According to French law, foie gras is defined as the liver of a duck or goose fattened by gavage (force feeding). In Spain and other countries, it is occasionally produced using natural feeding.
Ducks are force-fed twice a day for 12.5 days and geese three times a day for around 17 days. Ducks are typically slaughtered at 100 days and geese at 112 days.
In order to make foie gras, the duck or goose liver needs to be enlarged to nearly 10 times its size.
Foie gras is ideally very firm and smoothly textured, with a coloring of creamy white tinged with pink.
There are a few traditional methods for cooking foie gras, from simply searing whole in a hot pan to pureeing and making it into a mousse. It melts easily, so while it is often prepared with high heat—such as pan-searing—cooking it this way can be tricky.
A terrine of foie gras is actually one of the purest forms of preparations: The pieces of liver are layered in a loaf pan along with a bit of Sauternes or Armagnac and then the mold is weighted down, baked, chilled, and then sliced.
Foie gras is also often made into a mousse, where cooked foie gras is pureed in a food processor along with brandy and butter to make a smooth, silky paste to spread on fresh bread. You will also find goose or duck liver pate, which is made by blending the foie gras with cream and other ingredients into a spread for crackers.
There are three grades of foie gras: Grade A, Grade B, and Grade C.
The fat content of fatty goose liver is a startling 86.1 percent because birds store excess fat in their livers. A one-ounce serving of foie gras contains 12 grams of fat and 42 milligrams of cholesterol. To put that in perspective, a 3.5-ounce hamburger at McDonald’s contains 9 grams of fat and 25 milligrams of cholesterol.
What is generally regarded as the best foie gras is produced in the province of Strasbourg.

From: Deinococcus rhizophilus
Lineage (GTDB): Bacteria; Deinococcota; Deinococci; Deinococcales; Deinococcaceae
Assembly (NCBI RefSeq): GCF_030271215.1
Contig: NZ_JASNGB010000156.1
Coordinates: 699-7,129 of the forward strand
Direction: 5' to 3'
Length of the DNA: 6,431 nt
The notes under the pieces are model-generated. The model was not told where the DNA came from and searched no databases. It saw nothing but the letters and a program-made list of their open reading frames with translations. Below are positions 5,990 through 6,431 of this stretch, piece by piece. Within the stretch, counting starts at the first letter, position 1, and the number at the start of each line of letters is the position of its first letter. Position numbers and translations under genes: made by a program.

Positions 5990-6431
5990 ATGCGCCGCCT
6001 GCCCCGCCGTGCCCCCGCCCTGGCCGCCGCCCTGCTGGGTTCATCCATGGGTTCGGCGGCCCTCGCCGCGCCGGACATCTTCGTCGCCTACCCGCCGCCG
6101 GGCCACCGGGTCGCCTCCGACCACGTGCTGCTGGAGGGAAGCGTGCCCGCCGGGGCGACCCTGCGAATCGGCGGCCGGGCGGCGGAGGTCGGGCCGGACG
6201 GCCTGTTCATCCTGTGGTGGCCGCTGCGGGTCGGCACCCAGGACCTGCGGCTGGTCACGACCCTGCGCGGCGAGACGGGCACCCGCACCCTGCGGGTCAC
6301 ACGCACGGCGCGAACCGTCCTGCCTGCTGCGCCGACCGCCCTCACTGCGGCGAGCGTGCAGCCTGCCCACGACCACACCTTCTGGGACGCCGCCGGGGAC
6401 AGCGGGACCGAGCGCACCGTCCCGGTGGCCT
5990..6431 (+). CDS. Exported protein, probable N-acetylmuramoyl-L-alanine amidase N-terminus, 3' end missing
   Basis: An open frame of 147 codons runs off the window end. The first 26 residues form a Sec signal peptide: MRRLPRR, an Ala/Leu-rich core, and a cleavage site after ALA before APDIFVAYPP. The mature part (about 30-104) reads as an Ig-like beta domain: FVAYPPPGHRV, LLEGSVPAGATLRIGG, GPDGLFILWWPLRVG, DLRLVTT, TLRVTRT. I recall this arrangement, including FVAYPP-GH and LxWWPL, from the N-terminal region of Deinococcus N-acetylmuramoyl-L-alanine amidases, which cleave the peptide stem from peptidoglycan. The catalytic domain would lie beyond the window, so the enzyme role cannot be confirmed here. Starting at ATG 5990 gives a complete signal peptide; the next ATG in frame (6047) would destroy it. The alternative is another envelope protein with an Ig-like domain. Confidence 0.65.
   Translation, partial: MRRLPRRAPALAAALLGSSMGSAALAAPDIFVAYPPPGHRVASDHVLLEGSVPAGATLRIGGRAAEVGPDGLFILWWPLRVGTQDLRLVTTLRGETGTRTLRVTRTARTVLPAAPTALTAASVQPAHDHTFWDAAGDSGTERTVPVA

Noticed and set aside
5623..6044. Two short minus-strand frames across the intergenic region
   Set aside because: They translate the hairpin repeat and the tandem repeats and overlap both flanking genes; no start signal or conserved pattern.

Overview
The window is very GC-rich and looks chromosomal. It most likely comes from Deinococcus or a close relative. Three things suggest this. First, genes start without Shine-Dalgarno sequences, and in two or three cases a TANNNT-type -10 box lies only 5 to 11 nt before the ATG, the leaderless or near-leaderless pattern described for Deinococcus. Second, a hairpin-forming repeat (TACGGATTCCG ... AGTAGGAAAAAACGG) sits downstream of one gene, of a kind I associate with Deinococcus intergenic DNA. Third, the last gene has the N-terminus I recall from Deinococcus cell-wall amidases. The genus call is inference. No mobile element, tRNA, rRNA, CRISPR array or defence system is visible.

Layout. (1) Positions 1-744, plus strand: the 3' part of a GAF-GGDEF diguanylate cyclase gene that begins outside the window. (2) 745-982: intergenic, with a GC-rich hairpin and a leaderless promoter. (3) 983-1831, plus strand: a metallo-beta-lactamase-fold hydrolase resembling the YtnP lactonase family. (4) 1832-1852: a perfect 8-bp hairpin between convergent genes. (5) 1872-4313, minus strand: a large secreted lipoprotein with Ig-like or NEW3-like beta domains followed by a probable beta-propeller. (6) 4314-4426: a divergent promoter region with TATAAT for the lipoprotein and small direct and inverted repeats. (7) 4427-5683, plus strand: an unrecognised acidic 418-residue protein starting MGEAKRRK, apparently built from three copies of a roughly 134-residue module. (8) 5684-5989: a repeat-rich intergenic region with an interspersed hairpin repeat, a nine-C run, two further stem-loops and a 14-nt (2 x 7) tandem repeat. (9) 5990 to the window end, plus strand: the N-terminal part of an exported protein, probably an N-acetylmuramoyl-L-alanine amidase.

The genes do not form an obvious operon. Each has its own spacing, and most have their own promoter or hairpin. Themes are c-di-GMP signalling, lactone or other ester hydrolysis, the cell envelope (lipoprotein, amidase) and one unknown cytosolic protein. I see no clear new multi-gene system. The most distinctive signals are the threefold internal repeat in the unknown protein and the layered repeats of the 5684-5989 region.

The name “foie gras” actually means ‘fatty liver’ in French.
Its origins date all the way back to the ancient Egyptians, who noticed their geese would eat large amounts of food during the winter, which resulted in their livers expanding. The Egyptians soon began eating goose liver, taking it with them as sustenance on their trips down the Nile River. Ancient drawing show Egyptian farmers force-feeding the geese, a pictorial testament of the early origins of foie gras production.
The practice of goose fattening spread from Egypt to the Mediterranean. The earliest reference to fattened geese is from the 5th century BC Greek poet Cratinus, who wrote of geese-fatteners, yet Egypt maintained its reputation as the source for fattened geese. When the Spartan king Agesilaus visited Egypt in 361 BC, he noted Egyptian farmers fattened geese and calves.
By the first century BC, the Romans force-fed their geese with figs, which made the Foie Gras richer and extra sweet. Soon, it became a prized delicacy, enjoyed by emperors and noble men.
After the fall of the Roman empire, goose liver temporarily vanished from European cuisine. Some claim that Gallic farmers preserved the foie gras tradition until the rest of Europe rediscovered it centuries later, but the medieval French peasant’s food animals were mainly pig and sheep. Others claim that the tradition was preserved by the Jews, who learned the method of enlarging a goose’s liver during the Roman colonisation of Judea or earlier from Egyptians. The Jews carried this culinary knowledge as they migrated farther north and west to Europe.
Eventually Foie Gras returned to the public scene when French chef Jean-Pierre Clause revived the recipe and perfected it into a royal dish. Thus, foie gras went from obscure to renowned throughout Europe, becoming a favorite of artists, including the great writer Alexander Dumas, and Italian composer Rossini. The King of France, Louis XVI, once proclaimed Foie Gras as “The Dish of Kings.”
Throughout the 20th century, Foie Gras was most predominantly produced in France, with the exception of a few other European countries. A luxury item once only enjoyed in the most affluent of homes, foie gras became largely unavailable in the 1980s when the American government banned the import of raw poultry foods. This spurred American farmers to take matters into their own hands, and several foie gras farms started appearing in the New York – Hudson Valley area.
The popularity of French foie gras rose considerably, bringing it into the ranks of the best-known and most-appreciated French dishes, thanks to its craftsmanship, its quality and its history. Today, France consumes more foie gras than any other country, but is also the number one producer, accounting for more than 75% of production worldwide.
Gavage is controversial because force-feeding is seen as a type of animal cruelty that goes beyond merely raising the animals to be slaughtered for food. The culinary community is somewhat divided on the issue,
with some chefs refusing to serve foie gras.